Help Wanted – CEO!
For the most part, the internal pipeline is broken from accelerated, mass defections at the top. (In other words, the internal candidates who are willing to pitch the gigs aren't really experienced or qualified enough.) And the external pipeline – attractive C-level execs from non-financial companies – don't want to get anywhere near an industry with curbs on compensation, increasing government intervention, and a broken business model.
One wonders whether this is a phenomenom exclusive to the financial sector. Certainly the issue is most pronounced in that sector, but the c-suite increasingly resembles political office these days, doesn't it? As in, "Who the hell wants that job?" With most U.S. industries under attack - many in fundamental ways that parallel what's happened in banking – it's not a time for the faint of heart.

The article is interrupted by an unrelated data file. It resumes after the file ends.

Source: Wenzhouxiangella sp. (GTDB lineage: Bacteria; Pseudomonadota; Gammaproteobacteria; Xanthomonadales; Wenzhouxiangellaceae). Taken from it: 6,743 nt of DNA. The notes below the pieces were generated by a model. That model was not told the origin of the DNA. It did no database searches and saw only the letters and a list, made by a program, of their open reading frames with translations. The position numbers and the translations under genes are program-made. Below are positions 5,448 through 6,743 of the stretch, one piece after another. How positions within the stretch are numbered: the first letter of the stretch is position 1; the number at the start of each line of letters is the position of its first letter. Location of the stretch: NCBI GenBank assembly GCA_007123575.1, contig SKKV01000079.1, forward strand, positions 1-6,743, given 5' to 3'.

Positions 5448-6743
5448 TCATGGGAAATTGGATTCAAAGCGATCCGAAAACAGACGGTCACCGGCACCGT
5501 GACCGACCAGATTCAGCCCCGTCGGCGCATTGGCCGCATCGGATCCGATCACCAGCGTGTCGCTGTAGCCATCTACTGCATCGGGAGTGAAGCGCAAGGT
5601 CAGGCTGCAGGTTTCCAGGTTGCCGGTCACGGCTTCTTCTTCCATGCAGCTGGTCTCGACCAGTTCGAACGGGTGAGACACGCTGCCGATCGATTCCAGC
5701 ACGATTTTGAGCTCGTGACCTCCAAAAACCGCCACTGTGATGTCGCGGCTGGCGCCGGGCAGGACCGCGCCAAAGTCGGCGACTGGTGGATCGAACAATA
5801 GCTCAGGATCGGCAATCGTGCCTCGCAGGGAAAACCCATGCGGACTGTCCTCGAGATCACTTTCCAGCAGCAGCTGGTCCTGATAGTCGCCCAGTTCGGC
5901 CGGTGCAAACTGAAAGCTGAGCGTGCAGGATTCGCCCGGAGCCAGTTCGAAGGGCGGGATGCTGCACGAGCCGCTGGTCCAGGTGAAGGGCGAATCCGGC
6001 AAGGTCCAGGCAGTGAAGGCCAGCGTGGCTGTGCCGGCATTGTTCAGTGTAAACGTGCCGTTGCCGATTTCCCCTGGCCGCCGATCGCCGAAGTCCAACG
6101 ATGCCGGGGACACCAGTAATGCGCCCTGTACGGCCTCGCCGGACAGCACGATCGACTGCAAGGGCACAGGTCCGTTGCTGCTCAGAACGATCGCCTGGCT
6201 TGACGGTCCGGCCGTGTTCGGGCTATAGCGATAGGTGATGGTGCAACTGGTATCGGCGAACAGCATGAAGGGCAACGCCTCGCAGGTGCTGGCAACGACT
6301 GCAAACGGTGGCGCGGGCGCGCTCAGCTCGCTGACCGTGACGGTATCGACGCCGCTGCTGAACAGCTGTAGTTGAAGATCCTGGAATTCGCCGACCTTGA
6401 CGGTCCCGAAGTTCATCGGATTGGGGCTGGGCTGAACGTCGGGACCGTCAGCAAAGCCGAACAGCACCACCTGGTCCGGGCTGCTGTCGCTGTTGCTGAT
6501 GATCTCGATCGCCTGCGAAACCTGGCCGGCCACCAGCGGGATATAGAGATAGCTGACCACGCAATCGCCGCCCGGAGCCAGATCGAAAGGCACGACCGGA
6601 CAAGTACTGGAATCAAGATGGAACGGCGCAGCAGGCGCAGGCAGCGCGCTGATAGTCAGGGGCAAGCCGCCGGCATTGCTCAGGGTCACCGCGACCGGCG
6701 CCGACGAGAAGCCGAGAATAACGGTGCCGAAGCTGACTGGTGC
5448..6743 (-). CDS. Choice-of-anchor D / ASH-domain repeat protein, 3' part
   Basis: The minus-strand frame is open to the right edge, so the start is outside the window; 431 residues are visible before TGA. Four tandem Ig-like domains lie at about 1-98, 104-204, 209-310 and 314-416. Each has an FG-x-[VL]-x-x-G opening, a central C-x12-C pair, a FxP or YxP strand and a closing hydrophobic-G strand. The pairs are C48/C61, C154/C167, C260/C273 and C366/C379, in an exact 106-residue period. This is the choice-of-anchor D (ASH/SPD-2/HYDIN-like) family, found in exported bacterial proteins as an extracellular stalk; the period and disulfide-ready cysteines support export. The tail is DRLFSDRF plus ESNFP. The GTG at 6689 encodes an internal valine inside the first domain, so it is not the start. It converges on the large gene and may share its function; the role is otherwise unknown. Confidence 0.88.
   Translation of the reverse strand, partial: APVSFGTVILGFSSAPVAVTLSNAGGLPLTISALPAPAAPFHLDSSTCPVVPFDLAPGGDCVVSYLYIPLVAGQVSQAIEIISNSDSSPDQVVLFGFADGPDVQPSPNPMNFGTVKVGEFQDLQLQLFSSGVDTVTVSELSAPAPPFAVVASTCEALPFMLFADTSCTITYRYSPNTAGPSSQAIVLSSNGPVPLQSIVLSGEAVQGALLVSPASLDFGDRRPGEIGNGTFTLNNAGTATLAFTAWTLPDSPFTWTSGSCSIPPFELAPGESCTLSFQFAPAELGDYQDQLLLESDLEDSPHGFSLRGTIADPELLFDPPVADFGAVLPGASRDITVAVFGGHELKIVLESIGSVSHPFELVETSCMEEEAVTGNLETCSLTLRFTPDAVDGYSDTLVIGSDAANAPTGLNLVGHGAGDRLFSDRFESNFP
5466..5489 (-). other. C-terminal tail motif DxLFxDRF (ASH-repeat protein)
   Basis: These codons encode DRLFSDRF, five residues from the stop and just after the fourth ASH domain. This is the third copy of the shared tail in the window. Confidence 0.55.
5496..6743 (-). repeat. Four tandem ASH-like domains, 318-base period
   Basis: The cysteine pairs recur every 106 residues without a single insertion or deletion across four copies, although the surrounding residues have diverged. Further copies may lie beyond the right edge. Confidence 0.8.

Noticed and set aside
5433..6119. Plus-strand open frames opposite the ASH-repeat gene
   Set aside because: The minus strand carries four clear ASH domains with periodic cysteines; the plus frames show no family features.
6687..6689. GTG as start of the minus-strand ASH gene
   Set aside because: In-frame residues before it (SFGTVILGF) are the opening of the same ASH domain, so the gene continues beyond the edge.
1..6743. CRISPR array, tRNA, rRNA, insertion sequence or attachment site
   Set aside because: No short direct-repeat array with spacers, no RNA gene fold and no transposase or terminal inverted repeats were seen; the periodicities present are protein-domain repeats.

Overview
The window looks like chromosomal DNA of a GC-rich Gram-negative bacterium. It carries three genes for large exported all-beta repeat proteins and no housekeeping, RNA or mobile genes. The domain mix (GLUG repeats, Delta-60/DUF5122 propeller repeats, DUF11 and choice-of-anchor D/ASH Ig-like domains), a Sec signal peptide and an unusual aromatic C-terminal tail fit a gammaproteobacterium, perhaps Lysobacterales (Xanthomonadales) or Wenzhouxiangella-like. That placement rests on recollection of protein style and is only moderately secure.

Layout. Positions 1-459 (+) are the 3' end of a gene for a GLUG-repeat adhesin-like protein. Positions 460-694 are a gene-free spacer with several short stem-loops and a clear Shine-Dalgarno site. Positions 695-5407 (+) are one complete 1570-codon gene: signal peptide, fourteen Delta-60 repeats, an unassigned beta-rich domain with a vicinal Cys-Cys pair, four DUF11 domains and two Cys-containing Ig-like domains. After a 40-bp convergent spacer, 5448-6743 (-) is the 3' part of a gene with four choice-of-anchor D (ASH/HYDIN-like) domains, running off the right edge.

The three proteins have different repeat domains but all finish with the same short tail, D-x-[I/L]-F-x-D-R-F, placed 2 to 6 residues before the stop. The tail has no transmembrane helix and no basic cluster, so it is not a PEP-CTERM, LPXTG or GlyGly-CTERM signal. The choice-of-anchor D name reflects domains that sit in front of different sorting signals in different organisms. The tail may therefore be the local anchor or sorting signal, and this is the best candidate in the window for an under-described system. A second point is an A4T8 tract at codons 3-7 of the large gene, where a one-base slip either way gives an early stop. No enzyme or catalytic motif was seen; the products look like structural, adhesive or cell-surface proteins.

If you want to rise to the c-suite – or if you're there already and thinking about bailing – here is what to consider. It's easy to lead when times are frothy. A robust economy will cover errors in judgement, obscure lazy actions, and protect perpetrators from their own bad behavior. A poor economy demands a low tolerance to mistakes, strategic discipline, focus, courage and a willingness to make hard decisions. What we have now is a very poor economy (so italicize all the requirements above) and a fundamental reset in many industries. That reset requires a whole additional level of enterprise, imagination and nerve. The same old ways won't work, so experience and execution alone won't cut it.
Finally, if you are recruiting to hire c-level execs, you may well discover that despite it being a "buyer's market," it might be very difficult to find the right talent for these times. After all, you will be looking for extraordinary individuals (not the cast-offs of your competitors) and based on the current circumstances, they may not be looking for you.